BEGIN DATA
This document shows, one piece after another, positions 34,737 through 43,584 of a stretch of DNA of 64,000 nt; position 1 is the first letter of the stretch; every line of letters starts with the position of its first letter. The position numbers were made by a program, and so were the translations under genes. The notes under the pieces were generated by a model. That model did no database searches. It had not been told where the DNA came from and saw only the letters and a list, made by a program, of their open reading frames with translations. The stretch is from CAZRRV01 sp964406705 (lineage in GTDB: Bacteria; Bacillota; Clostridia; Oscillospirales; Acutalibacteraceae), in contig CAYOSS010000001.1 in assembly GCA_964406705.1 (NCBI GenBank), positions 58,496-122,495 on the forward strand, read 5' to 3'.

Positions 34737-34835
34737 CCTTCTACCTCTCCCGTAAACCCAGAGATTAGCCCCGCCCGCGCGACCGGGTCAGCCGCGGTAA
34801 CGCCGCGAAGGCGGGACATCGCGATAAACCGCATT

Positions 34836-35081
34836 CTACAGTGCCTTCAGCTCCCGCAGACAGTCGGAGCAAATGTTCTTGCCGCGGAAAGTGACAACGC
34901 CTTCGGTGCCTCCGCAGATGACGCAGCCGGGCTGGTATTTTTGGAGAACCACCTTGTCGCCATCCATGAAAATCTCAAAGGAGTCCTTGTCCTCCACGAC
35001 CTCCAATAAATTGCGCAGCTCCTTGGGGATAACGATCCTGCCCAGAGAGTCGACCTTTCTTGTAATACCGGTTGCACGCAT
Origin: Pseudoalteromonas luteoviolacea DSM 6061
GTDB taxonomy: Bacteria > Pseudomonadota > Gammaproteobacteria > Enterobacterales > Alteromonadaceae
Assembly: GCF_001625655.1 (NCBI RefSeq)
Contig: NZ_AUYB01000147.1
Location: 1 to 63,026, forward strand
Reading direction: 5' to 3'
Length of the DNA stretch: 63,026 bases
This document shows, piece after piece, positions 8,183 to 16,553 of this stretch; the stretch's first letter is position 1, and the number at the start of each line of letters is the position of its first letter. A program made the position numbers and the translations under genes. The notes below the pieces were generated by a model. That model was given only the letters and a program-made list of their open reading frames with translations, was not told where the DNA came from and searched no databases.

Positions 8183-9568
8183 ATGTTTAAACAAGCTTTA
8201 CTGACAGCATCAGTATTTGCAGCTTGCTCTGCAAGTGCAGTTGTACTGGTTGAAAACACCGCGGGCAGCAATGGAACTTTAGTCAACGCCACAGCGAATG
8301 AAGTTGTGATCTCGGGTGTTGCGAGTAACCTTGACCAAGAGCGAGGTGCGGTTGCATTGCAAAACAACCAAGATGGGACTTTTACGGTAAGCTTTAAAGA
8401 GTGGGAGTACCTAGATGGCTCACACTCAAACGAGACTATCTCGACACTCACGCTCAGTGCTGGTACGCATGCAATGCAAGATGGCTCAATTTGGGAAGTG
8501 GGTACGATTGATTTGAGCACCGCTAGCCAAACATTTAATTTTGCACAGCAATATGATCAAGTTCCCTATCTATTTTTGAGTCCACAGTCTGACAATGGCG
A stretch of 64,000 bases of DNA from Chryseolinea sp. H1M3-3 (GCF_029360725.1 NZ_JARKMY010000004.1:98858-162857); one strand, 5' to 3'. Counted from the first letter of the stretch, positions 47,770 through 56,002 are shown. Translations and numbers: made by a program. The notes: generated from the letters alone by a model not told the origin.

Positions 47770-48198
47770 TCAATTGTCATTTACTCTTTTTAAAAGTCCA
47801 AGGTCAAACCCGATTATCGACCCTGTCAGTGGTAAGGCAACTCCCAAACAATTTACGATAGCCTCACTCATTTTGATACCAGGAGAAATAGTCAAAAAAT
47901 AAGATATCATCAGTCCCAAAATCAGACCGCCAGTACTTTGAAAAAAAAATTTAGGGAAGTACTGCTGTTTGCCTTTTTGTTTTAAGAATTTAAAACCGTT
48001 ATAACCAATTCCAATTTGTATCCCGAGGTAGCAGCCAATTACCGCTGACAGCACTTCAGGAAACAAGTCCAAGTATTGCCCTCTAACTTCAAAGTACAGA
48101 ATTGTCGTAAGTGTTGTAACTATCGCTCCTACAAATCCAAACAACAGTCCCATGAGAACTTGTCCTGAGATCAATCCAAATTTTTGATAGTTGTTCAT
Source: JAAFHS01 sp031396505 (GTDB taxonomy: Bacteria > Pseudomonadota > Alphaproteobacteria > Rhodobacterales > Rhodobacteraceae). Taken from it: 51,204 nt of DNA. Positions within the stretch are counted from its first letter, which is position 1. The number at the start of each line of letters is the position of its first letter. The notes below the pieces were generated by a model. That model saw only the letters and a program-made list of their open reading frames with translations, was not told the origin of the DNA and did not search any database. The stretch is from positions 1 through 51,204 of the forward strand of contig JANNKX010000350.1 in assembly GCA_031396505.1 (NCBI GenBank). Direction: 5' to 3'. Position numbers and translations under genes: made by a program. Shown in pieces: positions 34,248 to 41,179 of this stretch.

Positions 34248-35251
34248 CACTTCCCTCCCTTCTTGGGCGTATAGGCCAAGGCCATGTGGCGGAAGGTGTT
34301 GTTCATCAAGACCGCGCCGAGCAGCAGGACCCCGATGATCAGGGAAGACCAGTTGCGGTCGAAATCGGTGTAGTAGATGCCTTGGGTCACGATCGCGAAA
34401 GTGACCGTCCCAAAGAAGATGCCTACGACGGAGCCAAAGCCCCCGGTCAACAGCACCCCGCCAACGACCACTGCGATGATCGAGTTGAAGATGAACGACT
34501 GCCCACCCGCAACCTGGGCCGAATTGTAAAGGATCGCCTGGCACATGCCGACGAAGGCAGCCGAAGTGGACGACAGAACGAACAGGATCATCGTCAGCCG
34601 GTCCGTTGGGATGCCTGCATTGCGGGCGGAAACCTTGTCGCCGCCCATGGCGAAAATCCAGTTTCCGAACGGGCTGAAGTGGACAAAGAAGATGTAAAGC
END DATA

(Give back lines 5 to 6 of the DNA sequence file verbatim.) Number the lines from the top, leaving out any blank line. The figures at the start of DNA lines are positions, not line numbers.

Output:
Positions 34836-35081
34836 CTACAGTGCCTTCAGCTCCCGCAGACAGTCGGAGCAAATGTTCTTGCCGCGGAAAGTGACAACGC